HTH.

  2. That’s what it seems. I went in for a follow-up lunch&learn with my friends at Strategic and I think I came away with a much better understanding about how it works.

    When a replication cycle starts, a snapshot is taken from the production filesystem. That snapshot is then replicated to the target system, however until the replication is complete, the changes are not rolled-into the target system, so if 100mb of data is out of sync it copies that to the target, then when that copy is complete the target system lays the new data over the old.

    That way your point in time on your target is always the start of the replciation cycle. it’s very similar to how EMC’s SRDF/A works, but not nearly as high-tech.

    SRDF/A does serial, block-level replication, with a checkpoint between each set of changes (or ‘delta-set’ in EMC terminology) Only when both the start and end checkpoint are received by the target system is the replication rolled into disk. It’s why the target system in an SRDF/A environment has to have more cache than the source.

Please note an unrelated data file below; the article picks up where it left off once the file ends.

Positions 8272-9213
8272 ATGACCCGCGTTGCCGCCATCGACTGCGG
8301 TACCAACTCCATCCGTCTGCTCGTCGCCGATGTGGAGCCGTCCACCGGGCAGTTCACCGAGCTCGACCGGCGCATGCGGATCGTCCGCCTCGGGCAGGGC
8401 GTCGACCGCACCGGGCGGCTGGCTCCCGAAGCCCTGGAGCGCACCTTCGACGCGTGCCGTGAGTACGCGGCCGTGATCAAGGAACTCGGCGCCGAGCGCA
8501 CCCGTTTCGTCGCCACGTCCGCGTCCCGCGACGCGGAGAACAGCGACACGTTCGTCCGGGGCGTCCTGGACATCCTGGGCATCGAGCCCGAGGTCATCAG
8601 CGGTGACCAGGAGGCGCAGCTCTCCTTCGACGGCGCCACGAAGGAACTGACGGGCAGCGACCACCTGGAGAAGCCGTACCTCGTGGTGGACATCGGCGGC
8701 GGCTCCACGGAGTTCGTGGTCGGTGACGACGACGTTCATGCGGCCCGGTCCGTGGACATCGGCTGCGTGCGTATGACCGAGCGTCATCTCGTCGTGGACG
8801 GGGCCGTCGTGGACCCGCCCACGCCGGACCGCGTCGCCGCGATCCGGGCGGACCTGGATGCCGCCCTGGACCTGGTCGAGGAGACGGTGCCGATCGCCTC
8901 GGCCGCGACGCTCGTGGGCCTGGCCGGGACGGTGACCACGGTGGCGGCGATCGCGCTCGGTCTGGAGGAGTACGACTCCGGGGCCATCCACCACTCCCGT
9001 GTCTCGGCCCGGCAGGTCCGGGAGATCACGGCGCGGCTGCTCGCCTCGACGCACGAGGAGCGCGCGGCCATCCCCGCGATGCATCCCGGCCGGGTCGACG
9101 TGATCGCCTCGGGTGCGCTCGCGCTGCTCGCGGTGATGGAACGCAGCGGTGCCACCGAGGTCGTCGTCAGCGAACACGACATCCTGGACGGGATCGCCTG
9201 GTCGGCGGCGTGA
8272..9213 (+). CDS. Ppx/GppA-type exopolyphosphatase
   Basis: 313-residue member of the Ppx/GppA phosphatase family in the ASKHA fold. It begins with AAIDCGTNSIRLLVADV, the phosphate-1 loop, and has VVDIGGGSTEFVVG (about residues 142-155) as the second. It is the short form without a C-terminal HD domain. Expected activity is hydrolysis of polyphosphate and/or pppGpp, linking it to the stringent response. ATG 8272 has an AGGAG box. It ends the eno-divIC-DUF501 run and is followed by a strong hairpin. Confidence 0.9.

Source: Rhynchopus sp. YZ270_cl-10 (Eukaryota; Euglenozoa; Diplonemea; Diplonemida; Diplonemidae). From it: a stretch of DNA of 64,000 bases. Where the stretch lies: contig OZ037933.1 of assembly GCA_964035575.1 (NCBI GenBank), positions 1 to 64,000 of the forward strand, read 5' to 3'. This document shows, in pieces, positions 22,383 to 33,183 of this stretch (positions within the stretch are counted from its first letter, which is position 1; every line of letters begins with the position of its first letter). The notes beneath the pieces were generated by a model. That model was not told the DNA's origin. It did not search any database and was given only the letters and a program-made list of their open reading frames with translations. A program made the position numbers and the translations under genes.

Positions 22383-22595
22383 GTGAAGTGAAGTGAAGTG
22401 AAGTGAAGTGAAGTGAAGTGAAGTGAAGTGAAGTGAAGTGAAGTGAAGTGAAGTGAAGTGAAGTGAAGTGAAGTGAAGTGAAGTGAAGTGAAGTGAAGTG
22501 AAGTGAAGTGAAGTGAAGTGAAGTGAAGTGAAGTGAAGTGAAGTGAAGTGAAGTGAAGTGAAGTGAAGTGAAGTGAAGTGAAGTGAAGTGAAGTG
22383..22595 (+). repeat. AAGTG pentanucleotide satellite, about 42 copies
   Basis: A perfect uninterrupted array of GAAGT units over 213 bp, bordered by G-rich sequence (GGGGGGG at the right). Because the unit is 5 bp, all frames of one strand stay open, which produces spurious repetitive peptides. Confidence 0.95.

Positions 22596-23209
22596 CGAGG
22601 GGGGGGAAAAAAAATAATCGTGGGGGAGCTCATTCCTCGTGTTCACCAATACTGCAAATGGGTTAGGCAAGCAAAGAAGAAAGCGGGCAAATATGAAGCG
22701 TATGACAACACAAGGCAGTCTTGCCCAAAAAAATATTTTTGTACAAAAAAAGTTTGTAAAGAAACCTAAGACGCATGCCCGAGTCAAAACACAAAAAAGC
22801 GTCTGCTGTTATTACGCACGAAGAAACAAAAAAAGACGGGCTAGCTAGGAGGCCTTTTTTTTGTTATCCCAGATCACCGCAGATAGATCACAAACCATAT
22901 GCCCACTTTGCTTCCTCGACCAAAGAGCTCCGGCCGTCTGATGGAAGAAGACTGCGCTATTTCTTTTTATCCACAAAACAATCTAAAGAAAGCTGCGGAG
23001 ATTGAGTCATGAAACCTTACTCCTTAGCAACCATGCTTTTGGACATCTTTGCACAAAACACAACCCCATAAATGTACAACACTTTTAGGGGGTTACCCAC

• on July 25, 2007 at 8:43 am
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    Well, it’s actually keeping a copy of ALL the snapshots on the destination. It’s a mirror of the volume, including any snapshots on the source volume. And it doesn’t mark a replication as complete unless it’s verified the block map is identical to the source.

    It’s moving blocks. Only the changed blocks. And it isn’t overwriting any blocks on the destination, unless they’ve been overwritten on the source. I don’ think it’s low-tech. It’s pretty elegant, to be sure. But the filesystem that enables it is pretty sophisticated. Huge Cache isn’t needed, because the filesystem is not dumb about handling and versioning blocks. In most cases, the DR system is much less powerful than the source/sources. See also: Much cheaper. 🙂

  3. I’ve heard of WAFL before, it passing conversation. Seems like good technology.

    I think that the price-point is going to be the make/break on this one though….if I can’t show a cost-savings right out of the gate they’re going to go with EMC, or just put the whole damned thing off.